Subject-Verb Agreement

Learning Objectives

  • Identify and use verbs to match the subject of a sentence

Tense Agreement

Two speech bubbles, one blank and one with a thumbs up.

Figure 1. When double checking for tense agreement, ask yourself, “Who (or what) is doing the action of the verb?”.

The basic idea behind sentence agreement is pretty simple: all the parts of your sentence should match (or agree). Verbs need to agree with their subjects in number (singular or plural) and in person (first, second, or third). In order to check agreement, you simply need to find the verb and ask who or what is doing the action of that verb. For example:

  • I really am (first-person singular) vs. We really are (first-person plural)
  • The boy sings (third-person singular) vs. The boys sing (third-person plural)

Compound subjects are plural, and their verbs should agree. Look at the following sentence for an example:

A pencil, a backpack, and a notebook were issued to each student.

Verbs will never agree with nouns that are in phrases. To make verbs agree with their subjects, follow this example:

The direction of the three plays is the focus of my talk.

The subject of “my talk” is the direction, not plays, so the verb should be singular.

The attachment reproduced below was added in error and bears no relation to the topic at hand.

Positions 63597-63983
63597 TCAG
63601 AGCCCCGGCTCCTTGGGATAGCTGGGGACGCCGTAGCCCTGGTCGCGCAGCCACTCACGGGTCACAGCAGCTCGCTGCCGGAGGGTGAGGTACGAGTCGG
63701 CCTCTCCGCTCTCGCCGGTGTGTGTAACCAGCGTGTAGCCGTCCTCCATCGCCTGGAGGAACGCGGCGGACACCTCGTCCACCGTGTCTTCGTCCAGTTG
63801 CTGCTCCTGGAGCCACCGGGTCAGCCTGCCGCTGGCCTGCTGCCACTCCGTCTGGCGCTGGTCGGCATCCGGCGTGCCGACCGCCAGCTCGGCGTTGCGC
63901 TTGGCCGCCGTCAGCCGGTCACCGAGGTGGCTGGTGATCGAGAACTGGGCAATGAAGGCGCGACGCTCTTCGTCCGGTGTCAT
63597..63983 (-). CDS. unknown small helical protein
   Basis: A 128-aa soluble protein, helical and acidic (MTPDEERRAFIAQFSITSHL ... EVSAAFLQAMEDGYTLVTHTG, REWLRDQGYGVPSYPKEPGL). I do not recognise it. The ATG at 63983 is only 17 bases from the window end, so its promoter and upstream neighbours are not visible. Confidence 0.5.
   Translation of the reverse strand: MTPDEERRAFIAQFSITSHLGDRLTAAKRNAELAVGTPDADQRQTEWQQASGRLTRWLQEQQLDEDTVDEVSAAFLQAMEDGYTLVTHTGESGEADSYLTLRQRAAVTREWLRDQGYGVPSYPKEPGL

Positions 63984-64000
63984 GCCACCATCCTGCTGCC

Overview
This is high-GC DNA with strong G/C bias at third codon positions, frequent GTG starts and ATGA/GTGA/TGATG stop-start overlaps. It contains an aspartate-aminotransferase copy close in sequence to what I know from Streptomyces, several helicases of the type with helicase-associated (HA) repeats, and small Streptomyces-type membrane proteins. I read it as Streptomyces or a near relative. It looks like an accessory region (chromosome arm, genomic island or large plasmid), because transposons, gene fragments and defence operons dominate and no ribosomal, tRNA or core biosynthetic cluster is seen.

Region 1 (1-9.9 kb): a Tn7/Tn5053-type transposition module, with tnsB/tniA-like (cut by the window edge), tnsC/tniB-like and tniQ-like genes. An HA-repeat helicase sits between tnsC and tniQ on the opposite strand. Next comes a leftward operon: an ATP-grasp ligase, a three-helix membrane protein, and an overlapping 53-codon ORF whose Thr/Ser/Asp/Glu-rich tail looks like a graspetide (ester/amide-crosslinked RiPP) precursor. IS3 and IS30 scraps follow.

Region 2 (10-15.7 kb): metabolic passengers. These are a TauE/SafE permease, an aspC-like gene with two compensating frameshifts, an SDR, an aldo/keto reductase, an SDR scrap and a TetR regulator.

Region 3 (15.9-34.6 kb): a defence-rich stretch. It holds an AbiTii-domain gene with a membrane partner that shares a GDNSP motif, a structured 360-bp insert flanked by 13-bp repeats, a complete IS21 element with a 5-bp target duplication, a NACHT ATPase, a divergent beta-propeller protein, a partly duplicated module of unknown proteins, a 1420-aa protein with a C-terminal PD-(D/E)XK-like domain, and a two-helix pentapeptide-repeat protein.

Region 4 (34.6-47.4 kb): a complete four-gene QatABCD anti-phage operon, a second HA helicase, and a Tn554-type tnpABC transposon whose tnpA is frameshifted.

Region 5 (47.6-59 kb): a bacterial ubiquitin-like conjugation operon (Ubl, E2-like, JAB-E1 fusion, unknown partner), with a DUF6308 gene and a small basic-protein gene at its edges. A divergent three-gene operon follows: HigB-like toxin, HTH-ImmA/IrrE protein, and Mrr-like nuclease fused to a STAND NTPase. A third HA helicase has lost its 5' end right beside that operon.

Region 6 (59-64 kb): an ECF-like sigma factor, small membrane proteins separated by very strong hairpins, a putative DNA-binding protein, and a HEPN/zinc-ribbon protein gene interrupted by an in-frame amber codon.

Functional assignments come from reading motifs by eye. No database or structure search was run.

In the English language, verbs usually come after subjects. But when this order is reversed, the writer must make the verb agree with the subject, not with a noun that happens to precede it. For example:

Beside the house stand sheds filled with tools.

The subject is sheds; it is plural, so the verb must be stand.

Try It

Work through these slides to learn a few tips that will help you always get correct subject-verb agreement.


One of the most common grammatical mistakes in writing is a lack of tense consistency. Writers often start a sentence in one tense but ended up in another. Look back at that sentence. Do you see the error? The first verb start is in the present tense, but ended is in the past tense. The correct version of the sentence would be “Writers often start a sentence in one tense but end up in another.”

These mistakes often occur when writers change their minds halfway through writing the sentence, or when they come back and make changes but only end up changing half the sentence. It is very important to maintain a consistent tense, not just in a sentence but across paragraphs and pages. Decide if something happened, is happening, or will happen and then stick with that choice.

Try It

Read through the following paragraphs. Can you spot the errors in tense? Type your corrected passage in the text frame below:

A climber on a mountain peak.

If you want to pick up a new outdoor activity, hiking is a great option to consider. It’s a sport that is suited for a beginner or an expert—it just depended on the difficulty of hikes you choose. However, even the earliest beginners can complete difficult hikes if they pace themselves and were physically fit.

Not only is hiking an easy activity to pick up, it also will have some great payoffs. As you walked through canyons and climbed up mountains, you can see things that you wouldn’t otherwise. The views are breathtaking, and you will get a great opportunity to meditate on the world and your role in it. The summit of a mountain is unlike any other place in the world.

Try It

Try It

Check your understanding of subject-verb agreement in the following interactive.


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